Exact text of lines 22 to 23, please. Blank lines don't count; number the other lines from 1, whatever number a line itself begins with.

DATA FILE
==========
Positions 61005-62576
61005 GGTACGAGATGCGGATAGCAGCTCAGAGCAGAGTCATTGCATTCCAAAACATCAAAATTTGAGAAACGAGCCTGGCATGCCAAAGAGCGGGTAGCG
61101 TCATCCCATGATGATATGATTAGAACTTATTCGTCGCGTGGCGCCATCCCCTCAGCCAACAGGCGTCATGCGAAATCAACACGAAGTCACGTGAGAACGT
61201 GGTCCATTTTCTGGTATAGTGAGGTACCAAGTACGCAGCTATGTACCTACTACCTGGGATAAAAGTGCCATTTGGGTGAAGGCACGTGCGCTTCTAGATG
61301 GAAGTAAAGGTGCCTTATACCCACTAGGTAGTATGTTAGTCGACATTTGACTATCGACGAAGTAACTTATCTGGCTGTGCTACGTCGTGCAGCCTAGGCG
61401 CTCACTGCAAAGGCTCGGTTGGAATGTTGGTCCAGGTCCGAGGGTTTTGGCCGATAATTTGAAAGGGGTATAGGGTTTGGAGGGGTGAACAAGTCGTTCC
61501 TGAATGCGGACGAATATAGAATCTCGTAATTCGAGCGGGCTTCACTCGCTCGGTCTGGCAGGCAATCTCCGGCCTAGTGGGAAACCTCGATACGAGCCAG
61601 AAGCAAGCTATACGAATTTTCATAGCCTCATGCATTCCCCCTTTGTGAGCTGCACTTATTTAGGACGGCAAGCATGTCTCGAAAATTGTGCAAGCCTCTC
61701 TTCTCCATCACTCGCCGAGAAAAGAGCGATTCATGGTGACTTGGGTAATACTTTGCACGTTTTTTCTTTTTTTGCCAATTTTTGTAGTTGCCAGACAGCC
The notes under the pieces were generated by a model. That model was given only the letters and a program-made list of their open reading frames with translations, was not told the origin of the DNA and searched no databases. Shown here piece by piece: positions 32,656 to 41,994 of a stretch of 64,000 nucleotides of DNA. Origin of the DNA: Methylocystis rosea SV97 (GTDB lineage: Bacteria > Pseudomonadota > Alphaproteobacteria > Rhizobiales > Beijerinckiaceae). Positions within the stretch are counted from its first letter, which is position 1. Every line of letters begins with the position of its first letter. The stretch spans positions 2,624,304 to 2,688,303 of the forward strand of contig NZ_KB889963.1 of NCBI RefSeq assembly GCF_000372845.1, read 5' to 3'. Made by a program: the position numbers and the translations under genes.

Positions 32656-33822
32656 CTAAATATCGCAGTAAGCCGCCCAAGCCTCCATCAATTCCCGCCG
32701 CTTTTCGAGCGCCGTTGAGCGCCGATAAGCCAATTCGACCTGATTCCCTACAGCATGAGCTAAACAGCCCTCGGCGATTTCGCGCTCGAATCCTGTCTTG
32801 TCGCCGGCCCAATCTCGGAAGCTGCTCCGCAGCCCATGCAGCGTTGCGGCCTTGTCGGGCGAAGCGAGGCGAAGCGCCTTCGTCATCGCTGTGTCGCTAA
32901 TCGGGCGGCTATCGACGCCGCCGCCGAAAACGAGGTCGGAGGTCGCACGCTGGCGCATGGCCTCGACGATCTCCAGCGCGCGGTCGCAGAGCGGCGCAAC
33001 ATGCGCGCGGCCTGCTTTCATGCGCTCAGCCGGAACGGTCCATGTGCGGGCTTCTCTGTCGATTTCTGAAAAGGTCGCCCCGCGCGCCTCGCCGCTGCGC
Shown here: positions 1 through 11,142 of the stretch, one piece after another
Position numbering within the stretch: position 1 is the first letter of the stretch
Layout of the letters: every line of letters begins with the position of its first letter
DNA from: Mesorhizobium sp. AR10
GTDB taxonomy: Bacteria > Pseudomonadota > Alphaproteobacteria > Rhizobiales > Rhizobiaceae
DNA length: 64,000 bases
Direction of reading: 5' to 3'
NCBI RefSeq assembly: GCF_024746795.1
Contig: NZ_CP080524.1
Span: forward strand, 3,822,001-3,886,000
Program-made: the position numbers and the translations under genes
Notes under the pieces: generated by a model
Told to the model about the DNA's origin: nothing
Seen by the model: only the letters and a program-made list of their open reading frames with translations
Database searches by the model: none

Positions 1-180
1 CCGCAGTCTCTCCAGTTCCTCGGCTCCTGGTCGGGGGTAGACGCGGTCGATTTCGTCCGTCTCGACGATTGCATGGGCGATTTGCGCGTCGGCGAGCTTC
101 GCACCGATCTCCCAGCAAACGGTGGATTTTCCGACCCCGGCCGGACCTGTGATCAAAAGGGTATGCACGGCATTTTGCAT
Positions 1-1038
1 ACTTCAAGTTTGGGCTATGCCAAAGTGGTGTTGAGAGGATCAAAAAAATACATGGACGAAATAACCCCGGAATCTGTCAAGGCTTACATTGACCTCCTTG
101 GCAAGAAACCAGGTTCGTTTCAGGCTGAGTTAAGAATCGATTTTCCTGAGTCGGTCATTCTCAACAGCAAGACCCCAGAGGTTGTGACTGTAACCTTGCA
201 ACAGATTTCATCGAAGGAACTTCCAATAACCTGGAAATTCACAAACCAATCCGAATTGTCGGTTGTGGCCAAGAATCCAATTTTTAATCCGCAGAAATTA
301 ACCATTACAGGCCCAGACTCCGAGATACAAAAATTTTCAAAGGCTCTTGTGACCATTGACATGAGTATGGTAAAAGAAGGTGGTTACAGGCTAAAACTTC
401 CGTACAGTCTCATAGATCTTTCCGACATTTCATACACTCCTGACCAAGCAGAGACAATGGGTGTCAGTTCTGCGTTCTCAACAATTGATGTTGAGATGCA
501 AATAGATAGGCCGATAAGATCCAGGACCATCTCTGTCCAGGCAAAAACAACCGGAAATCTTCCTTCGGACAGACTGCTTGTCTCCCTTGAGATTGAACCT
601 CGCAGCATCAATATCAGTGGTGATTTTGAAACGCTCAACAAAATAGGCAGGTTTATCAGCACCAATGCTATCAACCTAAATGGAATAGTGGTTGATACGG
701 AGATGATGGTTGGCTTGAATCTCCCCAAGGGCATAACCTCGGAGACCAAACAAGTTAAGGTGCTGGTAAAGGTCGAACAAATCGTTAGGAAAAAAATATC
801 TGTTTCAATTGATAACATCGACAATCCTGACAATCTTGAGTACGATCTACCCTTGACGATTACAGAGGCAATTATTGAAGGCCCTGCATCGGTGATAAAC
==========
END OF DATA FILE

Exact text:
DNA length: 64,000 bases
Direction of reading: 5' to 3'